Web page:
12 Angry Men (Twelve Angry Men) Reviews
A masterclass of suspense, '12 Angry Men' is one of those rare movies that manages to sustain your attention with the bare basics. Set in pretty much one location for the entirety of its duration, this movie needs to somehow keep us interested for a whole 90 minutes. For that, you need great actors, a great script, and of course, a great director - and boy does '12 Angry Men' have it. Performance-wise, the movie is flawless. Everyone is fantastic, and although Henry Fonda is the most well-known of the bunch, he in no way overshadows the other performances. The script is, also, flawless. Not a line of dialogue is wasted, and everything serves a purpose. Gripping and thoroughly entertaining. The director is the wonderful Sidney Lumet. I am, regrettably and of my own fault, lacking knowledge on the majority of Lumet's filmography, but that is something I will definitely address. His direction is simple, but masterful. Most of the time, the camera is just there, observing. But at times of intensity, his presence becomes impossible to ignore, and he really elevates those scenes a great deal. As far as I can tell, this movie has no problems. It's never boring or dull, and I was thoroughly entertained for its entirety. An excellent classic, not to be missed.
There's not much more to say, you just have to see this.
Wonderful script, perfectly cast, intensely acted.
For a black and white movie set almost entirely in one room, I enjoyed the movie much more than I expected. Although the plot of the narrative is quite straightforward, the movie manages to create tension and suspense with the impactful and precisely scripted dialogues. Furthermore, the movie explores deep issues such as prejudice and justice system, creating a lasting impact on the audience.
A motif that surfaces in the film is how prejudice blinds people. In fact, the prejudice of the antagonists is so repugnantly portrayed that the audience would find themselves compelled to support the protagonist. The story begins with a short but crucial introduction of each character's personality. In their small talks before the deliberation of the case, juror no. 3's hidden bias towards adolescents is hinted in his lines: "I'd slap those tough kids down before they start any trouble." It is later revealed that his prejudice had stemmed from a tormenting relationship with his son, causing him to project a sadistic attitude towards the youthful defendant. Likewise, juror no. 10's eager to convict the defendant is explicitly fuelled by racism, seeing Spanish-Americans as "born liars" who cannot be trusted. Due to their prejudices, they were unable to make rational and objective judgements and closed their minds to any alternative interpretations of the case.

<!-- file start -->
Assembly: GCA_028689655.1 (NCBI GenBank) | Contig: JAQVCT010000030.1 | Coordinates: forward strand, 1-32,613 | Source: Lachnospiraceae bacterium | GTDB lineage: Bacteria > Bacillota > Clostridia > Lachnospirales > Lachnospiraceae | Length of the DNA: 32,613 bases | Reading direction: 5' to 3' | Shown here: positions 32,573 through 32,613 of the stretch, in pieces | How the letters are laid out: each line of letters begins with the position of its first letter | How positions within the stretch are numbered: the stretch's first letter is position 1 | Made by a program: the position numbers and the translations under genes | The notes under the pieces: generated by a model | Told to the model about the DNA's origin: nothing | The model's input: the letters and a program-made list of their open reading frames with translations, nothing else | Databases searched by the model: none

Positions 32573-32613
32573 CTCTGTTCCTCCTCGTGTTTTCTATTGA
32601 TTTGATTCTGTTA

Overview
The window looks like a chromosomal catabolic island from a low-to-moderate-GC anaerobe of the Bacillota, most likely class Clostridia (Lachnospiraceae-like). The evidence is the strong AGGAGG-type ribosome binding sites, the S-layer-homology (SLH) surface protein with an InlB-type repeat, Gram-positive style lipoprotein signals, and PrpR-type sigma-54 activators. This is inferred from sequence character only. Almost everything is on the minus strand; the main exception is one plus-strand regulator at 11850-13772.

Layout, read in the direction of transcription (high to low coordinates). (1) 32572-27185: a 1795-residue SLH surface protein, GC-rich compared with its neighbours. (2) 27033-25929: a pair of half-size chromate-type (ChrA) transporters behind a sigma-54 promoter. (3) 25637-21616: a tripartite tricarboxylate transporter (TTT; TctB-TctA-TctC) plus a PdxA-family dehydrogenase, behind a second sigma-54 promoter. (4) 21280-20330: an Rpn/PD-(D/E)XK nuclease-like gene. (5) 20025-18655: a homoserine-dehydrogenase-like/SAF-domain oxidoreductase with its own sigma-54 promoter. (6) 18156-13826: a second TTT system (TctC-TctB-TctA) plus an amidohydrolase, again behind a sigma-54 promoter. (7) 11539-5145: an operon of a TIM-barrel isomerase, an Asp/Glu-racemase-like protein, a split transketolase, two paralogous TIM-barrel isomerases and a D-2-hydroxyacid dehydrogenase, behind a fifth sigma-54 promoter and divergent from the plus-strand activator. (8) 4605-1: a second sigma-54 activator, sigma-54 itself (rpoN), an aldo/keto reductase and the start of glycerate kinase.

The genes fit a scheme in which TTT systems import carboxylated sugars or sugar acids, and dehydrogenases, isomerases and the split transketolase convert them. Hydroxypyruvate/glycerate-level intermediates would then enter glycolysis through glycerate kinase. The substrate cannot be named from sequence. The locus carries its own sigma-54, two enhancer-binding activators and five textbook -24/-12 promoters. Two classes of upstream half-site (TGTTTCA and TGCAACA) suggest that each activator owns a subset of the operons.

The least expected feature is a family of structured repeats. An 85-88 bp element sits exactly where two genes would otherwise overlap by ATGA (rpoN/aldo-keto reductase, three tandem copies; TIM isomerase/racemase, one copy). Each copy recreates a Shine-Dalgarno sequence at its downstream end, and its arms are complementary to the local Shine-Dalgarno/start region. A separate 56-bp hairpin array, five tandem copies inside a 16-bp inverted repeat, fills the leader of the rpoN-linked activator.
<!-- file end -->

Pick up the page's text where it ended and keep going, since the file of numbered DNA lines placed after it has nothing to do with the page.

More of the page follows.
12 Angry Men runs parallel with To Kill a Mockingbird in several aspects. Both are black and white films, courtroom dramas and addresses the issues of racism. While 12 Angry Men is an interesting movie, I find To Kill a Mockingbird more poignant and having more depth in portraying racial discrimination.